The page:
More specifically, the procedure from converting to horizontal flightmay be outlined as follows. The rotor blade pitch is reduced and power to the rotor tip nozzles 26 is also reduced. Following this, all power to the rotor is stopped and the rotor is put into autorotation. Substantially simultaneously thrust is redirected to the forward propulsion engines 18 by conventional ducting and valving. Rotor blade pitch is increased toward the feather angle to gradually slot it up, and as the blades 25 slow down, they are folded back as shown in FIG. 5 and the coning angle of the rotor gradually increases with the resultant loss in lift caused by the rotor and the aircraft falls increasingly faster in its dive while power is being delivered in the normal manner as thrust from the engines 18. The aircraft is pulled out of its descent by regular controls and is flown as a fixed wing craft. The folded rotor 24 including the mast 27 and hub structure is retracted forwardly into the rear opening chamber 29, FIGS. 6 and 7, and is stored in a longitudinal position relative to the fuselage 16, above and clear of the passenger compartment. In the folding and unfolding operation for the rotor blades 25, their coning angle can be controlled by a linear actuator 30 above the rotor mast 27. This actuator can be constructed to allow the necessary individual blade flopping movement while the rotor is in use to lift the aircraft. The necessary structure is disclosed in US. Pat. No. 3,143,323, previously mentioned. The rotor 24 may also be equipped with a conventional brake. Furthermore, the rotor can be designed for windmilling to provide the needed drag during aircraft descent. Air flowing up through the bottom of the partly folded rotor will tend to cause its blades to move to maximum negative pitch angle so that the rotor will windmill in the same direction as in powered flight and autorotation by a combination of the usage of the linear actuator 30 to control the blade coning angle, and the rotor brake, the degree of negative blade pitch for windmilling, and the amount of drag caused by the rotor can be regulated for the control of descent when converting to and from winged horizontal flight.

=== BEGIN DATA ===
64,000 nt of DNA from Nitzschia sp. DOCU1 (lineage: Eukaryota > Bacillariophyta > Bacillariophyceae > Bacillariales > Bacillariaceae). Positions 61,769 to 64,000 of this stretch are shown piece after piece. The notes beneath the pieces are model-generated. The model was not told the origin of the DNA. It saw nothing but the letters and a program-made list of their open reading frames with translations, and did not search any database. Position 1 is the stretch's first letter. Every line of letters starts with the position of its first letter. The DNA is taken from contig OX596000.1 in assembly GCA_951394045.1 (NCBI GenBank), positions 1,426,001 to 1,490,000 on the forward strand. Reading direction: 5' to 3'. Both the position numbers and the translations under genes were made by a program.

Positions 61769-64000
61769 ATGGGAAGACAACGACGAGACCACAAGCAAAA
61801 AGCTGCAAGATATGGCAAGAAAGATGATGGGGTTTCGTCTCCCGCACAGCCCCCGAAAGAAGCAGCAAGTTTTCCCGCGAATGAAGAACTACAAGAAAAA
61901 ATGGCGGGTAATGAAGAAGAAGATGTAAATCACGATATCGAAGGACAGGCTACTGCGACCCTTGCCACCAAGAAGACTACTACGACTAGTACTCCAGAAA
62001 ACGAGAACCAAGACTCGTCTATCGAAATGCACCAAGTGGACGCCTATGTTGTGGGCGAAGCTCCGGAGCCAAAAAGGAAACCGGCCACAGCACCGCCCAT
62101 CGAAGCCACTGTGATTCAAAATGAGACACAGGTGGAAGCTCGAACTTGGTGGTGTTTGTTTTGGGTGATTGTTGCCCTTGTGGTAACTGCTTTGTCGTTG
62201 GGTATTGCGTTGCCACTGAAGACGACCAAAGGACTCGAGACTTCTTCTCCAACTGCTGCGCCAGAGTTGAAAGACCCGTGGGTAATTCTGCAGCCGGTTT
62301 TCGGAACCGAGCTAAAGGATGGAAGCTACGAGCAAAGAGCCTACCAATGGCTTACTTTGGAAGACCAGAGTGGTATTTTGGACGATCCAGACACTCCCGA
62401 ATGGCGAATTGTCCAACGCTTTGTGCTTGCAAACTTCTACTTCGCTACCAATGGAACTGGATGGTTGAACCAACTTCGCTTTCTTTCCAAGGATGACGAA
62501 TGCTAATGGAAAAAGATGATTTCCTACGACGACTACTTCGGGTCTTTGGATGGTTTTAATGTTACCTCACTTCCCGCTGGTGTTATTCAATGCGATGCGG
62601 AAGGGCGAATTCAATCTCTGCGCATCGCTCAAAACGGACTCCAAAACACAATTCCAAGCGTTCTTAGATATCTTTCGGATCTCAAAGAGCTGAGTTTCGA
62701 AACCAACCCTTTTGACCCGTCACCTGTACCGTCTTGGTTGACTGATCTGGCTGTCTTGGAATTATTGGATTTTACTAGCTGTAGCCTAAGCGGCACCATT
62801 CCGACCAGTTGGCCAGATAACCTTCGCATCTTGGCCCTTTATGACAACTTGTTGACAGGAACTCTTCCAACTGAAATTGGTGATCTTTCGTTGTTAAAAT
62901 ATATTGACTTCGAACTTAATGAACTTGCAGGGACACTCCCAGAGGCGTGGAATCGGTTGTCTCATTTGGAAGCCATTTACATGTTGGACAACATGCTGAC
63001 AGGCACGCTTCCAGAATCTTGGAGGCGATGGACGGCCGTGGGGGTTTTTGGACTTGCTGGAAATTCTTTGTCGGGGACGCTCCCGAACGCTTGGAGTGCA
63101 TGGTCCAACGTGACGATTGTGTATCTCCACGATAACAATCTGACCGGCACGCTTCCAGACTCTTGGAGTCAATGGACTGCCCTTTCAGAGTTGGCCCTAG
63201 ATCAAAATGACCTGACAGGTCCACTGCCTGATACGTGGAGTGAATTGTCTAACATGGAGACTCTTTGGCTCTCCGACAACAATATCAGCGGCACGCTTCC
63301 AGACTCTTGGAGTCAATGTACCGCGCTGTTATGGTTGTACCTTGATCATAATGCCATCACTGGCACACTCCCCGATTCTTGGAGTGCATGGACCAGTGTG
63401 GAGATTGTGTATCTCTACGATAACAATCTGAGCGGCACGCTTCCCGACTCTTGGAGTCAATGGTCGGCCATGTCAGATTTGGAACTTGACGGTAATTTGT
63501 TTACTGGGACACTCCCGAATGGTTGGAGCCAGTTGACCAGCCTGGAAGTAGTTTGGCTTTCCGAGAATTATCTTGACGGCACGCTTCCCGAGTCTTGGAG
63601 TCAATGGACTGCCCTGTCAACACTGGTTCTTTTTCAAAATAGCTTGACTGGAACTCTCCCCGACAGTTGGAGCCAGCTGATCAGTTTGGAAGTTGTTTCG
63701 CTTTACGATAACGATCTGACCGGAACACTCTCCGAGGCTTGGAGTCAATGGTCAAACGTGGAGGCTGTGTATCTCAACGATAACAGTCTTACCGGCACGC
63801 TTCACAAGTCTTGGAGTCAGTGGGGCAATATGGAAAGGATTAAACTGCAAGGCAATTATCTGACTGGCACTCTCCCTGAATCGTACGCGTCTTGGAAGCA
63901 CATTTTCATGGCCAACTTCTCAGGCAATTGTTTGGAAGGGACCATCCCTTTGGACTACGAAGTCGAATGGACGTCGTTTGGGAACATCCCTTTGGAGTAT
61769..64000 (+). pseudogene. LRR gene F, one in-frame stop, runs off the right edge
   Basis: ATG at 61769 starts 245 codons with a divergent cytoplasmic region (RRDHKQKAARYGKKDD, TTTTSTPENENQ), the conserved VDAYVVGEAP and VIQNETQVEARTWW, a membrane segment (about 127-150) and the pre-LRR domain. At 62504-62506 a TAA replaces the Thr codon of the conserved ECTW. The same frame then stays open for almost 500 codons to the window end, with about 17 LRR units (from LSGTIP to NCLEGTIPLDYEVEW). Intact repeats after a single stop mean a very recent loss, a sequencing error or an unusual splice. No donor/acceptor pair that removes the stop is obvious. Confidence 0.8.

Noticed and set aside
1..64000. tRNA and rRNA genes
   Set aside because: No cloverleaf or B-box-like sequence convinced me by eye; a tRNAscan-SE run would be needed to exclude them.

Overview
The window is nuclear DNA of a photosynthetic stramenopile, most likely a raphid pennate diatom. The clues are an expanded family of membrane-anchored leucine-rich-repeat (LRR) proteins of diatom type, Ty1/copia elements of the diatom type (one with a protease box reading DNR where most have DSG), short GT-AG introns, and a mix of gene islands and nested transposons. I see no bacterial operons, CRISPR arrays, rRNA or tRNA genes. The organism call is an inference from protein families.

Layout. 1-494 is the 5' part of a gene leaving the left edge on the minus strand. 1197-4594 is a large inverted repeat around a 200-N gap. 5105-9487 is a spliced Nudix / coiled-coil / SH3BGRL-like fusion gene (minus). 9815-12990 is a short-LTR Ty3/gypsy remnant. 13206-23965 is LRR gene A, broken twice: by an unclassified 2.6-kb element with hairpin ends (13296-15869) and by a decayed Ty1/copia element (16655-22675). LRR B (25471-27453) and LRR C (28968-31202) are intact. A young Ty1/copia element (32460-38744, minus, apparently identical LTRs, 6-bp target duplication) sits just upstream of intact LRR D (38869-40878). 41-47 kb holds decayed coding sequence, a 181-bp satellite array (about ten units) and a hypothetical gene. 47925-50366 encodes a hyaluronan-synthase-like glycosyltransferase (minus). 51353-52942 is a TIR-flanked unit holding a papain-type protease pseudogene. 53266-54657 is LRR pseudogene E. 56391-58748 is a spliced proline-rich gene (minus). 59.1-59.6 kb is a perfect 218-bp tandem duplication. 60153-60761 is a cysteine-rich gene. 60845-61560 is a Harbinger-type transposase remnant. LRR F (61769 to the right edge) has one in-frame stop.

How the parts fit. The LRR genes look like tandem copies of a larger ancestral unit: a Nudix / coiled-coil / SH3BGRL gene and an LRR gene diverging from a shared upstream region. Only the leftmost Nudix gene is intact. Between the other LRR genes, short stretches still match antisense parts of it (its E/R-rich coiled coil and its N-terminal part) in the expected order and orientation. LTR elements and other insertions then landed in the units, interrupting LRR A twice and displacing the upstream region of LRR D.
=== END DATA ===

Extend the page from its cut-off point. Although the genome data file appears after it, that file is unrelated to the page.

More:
To convert from horizontal flight back to vertical flight for descent on the rotor 24, the flight procedure is simply reversed. Power is cut to the forward thrust jet engines 18 slowing the aircraft as it starts to descent from a relatively high altitude. The rotor 24 is extended rearwardly from the compartment 29 or chamber and the actuator 30 is used to begin the unfolding of the blades 25. This creates drag, further slowing the aircraft, and starts the windmilling of the rotor and increases the descent angle of the aircraft. The blades 25 are further extended by centrifugal force and/or the action of the linear actuator 30, and power begins to be diverted from the engines 18 to the rotor nozzles 26. The rotor blade pitch is changed via collective pitch control to the proper positive pitch angle to supply lift for normal powered operation. Au-, torotation is used whenever needed. The aircraft is now fully supported by the rotor 24 with the fuselage 16 in a substantially vertical position and the aircraft flight in this position is now controlled by the conventional collective and cyclic pitch rotor controls. When the aircraft nose touches the ground, the tail of the craft is laid down in the desired location by the use of the rotor controls and the rotor mode yaw control until the fuselage is substantially horizontal on the ground. Before power to the rotor is cut off, the mast 27 is locked in the vertical position, F IG. 2, to prevent the mast from flopping over by rotation of the free-floating rotor-to-aircraft pitch axis 28 or swivel.